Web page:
Tunnel Diode: structure & fabrication

The structure and fabrication techniques used for tunnel diodes enable their performance to be optimised.

Tunnel Diode Tutorial Includes:
Tunnel diode     Tunnel diode theory     Tunnel diode device structure     Backward diode    

Other diodes: Diode types    

Understanding the structure and fabrication of tunnel diodes gives additional insight into the operation of different tunnel diode devices.

There are many similarities between the tunnel diode structure and that of the standard PN junction, but also there are some key differences that anble the tunnel diode to operate as it does.

To manufacture tunnel diode devices, the standard fabrication processes can be sued, enabling he devices to be made in an economic fashion.

Tunnel diode structure basics

The tunnel diode is similar to a standard p-n junction in many respects except that the doping levels are very high. Densities of the order of 5x1019 cm-3 are common.

A further difference is that the depletion region, the area between the p-type and n-type areas, where there are no carriers is very narrow. Typically it is in the region of between five to ten nano-metres, which equates to a width of only a few atoms.

With a depletion region that is this small, capacitance levels are very small and this lends itself to high frequency operation, and typically performance extends well into the microwave region.

Tunnels diodes can be fabricated from a variety of different semiconductors, but germanium is the one that has been most widely used. It has the advantage that it has a small energy gap that allows for more efficient tunnelling.

Tunnel diode structures & techniques

Tunnel diodes can be fabricated using a variety of different structures. These structures generally fall into one of three basic types:

  • Ball alloy tunnel diode structure:   This type of tunnel diode format is fabricated as a mesa structure. To achieve this form of structure, the fabrication technique involves bringing an alloy containing the required dopants into contact with a heavily doped substrate. The temperature used is around 500°C at which point the dopants quickly melt and diffuse into the substrate. The overall structure geometry is then defined by etching the diode to the required proportions.
  • Pulsed bond tunnel diode structure:   This is a relatively straightforward tunnel diode structure to create, although careful process control is required during the fabrication process. The tunnel diode is created by using a wire coated with an alloy containing the required dopants. This is pressed hard onto the heavily doped substrate, and then a voltage pulse is applied. The effect of this is that the junction forms by a process of local alloying. Despite this, there are drawbacks to this process because it can only produce a small junction, and the exact properties, including the area of the junction cannot be controlled tightly.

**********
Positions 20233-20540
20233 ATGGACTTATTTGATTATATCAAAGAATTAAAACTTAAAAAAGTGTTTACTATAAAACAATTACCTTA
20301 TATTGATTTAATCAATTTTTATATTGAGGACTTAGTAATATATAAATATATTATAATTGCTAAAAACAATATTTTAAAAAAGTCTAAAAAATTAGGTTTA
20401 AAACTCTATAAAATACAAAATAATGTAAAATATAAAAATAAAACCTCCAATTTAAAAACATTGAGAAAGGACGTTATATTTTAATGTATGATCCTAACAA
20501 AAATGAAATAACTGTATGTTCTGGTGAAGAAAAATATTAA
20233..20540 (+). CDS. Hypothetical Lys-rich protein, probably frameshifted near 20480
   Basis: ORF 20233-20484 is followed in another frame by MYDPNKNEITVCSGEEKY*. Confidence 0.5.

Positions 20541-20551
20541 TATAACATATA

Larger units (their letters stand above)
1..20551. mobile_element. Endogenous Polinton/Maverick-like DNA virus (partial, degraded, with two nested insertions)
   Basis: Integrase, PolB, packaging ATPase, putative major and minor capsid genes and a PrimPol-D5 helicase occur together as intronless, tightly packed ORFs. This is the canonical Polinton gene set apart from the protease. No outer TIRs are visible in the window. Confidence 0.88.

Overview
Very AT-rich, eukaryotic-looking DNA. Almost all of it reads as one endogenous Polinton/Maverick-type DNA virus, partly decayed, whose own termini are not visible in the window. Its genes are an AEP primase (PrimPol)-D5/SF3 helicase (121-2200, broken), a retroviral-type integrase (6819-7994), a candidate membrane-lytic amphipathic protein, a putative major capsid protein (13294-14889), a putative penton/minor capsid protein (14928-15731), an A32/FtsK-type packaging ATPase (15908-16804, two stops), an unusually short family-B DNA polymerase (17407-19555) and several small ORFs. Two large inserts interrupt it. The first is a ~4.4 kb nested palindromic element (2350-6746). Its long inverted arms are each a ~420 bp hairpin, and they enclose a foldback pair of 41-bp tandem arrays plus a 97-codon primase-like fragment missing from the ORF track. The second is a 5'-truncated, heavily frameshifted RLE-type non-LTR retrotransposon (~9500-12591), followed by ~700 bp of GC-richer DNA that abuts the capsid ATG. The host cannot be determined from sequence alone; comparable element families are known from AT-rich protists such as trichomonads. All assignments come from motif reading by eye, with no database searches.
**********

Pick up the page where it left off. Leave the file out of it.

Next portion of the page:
• Planar tunnel diode structure:   Planar technology can be used to create tunnel diodes. Using this approach for the fabrication process, the heavily doped n+ substrate is masked off by an insulating layer to leave a small area exposed. This exposed area is then open to become the active area of the diode. The doping for the area can be introduced by diffusion, alloying or epitaxial growth. Alternatively it is possible to grow an epitaxial layer over the whole surface and then etch away those areas that are not required to leave a mesa structure.

All three structures enable high performance diodes to be obtained.

Tunnel diodes using all of these structures have been manufactured and are still manufactured, although in lower quantities than they used to be. All three of these tunnel diode structures provide good levels of performance and with new manufacturing techniques and technologies, performance can be improved.

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